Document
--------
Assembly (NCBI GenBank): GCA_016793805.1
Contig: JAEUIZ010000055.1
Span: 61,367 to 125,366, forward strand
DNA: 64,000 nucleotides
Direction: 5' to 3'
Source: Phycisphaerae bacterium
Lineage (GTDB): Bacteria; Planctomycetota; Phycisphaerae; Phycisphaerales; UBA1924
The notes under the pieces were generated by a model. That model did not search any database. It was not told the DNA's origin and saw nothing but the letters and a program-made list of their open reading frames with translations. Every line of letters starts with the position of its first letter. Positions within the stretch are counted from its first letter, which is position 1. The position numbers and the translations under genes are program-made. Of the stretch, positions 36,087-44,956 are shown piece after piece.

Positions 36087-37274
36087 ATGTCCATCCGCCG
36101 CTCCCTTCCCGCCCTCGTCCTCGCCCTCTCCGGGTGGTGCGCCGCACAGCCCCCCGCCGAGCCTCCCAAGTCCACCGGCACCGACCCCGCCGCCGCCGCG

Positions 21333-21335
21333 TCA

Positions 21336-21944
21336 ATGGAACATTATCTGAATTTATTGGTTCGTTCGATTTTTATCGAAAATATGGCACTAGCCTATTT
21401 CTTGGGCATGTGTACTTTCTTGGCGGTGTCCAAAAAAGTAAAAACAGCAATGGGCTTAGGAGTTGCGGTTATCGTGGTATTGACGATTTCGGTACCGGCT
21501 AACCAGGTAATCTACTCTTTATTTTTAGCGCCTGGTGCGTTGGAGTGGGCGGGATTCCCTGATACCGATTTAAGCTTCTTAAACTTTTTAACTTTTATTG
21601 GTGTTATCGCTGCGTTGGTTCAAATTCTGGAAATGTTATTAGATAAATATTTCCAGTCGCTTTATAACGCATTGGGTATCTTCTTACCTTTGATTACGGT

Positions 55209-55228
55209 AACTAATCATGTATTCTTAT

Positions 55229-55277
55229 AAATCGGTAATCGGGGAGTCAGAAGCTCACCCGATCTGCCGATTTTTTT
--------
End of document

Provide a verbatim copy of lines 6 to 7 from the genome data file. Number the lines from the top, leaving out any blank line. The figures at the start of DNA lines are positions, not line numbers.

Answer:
Source: Phycisphaerae bacterium
Lineage (GTDB): Bacteria; Planctomycetota; Phycisphaerae; Phycisphaerales; UBA1924